A class-action lawsuit can proceed against the Attorney General of Canada and the governments of Nunavut and the NWT as a result of a teacher who sexually abused students, a Nunavut judge has ruled.
Justice Paul Bychok found that the governments of the NWT and Nunavut owed the plaintiffs, numbering at least 50, a fiduciary duty of care, despite the governments’ objection.
Bychok’s June 15 decision allows for former students of Maurice Cloughley to join a civil suit seeking damages for sexual offences committed between 1967 and 1981 in several Nunavut (then NWT) communities.
Cloughley pleaded guilty to nine sexual offence during a mid-trial plea bargain in 1996. He originally faced 22 counts. He was sentenced to 10 years in prison.
Thirty-seven of Cloughley’s former students have been attempting to launch a civil suit since September 2008. Three of them chose to move forward with a class-action lawsuit in December 2016 on behalf of all victims or their estates.
Bychok stated that “class actions may facilitate access to justice for plaintiffs who otherwise might not be able to afford to prosecute their claim… (it) will enhance the ability of some members of the class — who live in remote communities where there are no resident lawyers — to pursue their claim. Given the ongoing vulnerability of our youth in our remote communities, class action litigation may have a beneficial educational impact (behaviour modification). Class action litigation will certainly permit the court, as well as members of the class, to allocate resources more efficiently than several independent actions.”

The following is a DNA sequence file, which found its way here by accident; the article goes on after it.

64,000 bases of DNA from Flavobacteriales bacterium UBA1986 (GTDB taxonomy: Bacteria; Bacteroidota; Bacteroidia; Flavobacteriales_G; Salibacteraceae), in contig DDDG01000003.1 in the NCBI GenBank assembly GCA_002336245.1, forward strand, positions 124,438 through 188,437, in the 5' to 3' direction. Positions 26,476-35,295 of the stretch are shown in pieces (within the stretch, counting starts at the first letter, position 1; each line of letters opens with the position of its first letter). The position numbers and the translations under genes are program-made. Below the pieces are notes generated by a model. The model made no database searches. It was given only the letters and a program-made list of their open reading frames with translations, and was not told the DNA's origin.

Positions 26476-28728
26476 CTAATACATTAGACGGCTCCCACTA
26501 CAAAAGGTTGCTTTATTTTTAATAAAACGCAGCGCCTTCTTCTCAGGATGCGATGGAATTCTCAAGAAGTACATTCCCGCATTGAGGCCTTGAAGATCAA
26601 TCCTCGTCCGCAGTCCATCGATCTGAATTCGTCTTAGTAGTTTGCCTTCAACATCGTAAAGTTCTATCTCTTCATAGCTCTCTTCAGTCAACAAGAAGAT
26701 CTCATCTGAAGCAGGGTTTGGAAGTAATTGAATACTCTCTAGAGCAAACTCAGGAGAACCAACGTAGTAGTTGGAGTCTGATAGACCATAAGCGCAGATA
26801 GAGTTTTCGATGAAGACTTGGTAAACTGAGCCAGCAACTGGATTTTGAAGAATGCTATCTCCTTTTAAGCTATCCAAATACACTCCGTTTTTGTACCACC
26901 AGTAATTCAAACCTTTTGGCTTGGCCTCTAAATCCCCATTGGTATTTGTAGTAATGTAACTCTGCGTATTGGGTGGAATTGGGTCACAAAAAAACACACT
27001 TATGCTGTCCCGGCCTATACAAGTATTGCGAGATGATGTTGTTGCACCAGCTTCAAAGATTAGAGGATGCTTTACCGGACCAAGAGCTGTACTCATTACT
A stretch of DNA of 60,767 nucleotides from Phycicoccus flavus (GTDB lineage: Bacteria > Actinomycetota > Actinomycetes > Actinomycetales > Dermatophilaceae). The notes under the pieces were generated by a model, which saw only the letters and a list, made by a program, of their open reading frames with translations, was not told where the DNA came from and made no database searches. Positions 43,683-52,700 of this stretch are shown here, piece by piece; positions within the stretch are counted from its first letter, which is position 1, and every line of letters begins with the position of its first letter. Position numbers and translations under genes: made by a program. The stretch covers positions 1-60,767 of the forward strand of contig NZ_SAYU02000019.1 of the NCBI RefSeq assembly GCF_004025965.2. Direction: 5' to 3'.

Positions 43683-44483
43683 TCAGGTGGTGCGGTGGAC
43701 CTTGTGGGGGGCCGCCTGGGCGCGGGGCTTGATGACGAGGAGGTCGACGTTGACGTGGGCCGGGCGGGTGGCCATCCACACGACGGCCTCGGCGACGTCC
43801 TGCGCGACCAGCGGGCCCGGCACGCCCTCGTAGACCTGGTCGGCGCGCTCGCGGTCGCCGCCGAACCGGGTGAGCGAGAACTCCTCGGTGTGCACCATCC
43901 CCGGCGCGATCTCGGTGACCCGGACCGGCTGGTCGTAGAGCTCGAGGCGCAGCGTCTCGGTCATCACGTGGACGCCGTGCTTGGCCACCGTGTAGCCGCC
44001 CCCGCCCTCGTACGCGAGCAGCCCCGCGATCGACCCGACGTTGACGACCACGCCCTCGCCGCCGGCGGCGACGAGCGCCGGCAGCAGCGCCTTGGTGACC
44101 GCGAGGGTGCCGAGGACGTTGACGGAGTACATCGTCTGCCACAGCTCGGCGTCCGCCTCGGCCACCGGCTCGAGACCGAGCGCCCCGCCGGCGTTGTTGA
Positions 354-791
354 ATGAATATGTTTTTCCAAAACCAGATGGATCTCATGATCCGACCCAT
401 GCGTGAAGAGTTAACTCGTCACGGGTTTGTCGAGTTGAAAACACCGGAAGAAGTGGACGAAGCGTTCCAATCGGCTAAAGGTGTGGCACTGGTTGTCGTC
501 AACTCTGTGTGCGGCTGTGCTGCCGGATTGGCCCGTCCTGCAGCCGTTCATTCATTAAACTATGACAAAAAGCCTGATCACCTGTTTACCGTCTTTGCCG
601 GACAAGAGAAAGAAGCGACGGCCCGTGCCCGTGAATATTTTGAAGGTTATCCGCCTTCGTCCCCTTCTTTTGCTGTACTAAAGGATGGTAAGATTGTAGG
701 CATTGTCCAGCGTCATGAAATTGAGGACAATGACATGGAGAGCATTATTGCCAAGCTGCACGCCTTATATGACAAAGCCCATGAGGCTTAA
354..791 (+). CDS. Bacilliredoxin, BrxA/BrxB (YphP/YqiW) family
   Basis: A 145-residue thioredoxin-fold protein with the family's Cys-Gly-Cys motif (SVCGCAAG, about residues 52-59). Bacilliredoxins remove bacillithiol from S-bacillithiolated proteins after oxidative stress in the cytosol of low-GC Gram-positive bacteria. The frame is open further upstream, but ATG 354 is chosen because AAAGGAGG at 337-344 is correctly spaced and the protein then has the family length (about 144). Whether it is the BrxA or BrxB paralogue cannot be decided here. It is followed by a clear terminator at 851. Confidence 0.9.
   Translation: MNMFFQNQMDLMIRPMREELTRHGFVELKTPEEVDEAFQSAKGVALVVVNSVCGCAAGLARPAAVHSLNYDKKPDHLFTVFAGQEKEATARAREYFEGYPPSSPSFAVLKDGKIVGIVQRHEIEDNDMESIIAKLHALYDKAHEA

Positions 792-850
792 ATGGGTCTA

Although Nunavut has not passed class action legislation, Bychok ruled that this case meets all the requisite criteria.
In regards to the government’s fiduciary duty of care for the plaintiffs, the judge noted that “Cloughley arrived here very shortly after the Inuit were forced off the land by the authorities and made to live in artificial and newly created remote settlements. It is a fact that the authorities undertook to and did establish and maintain localized health care, housing, schools and law and order in these newly created settlements.
“Henceforth, government exercised colonial power over the Inuit and enforced it, in part, by armed authority… the authorities placed Mr. Cloughley in a position of real authority and power over his young Inuit charges. These Inuit children were extremely vulnerable by the very essence and structure of this student-teacher relationship. Mr. Cloughley abused his authority and power over these children,” Bychok wrote in his decision.
Finally, Bychok also insisted that this class-action lawsuit be posted as a notice at homeless shelters for men and women in Montreal, Ottawa, Winnipeg and Edmonton to increase the chances that other victims are made aware and can participate.
“There are many reasons why people find themselves homeless; including mental health issues and ongoing trauma from childhood sexual abuse,” Bychok stated.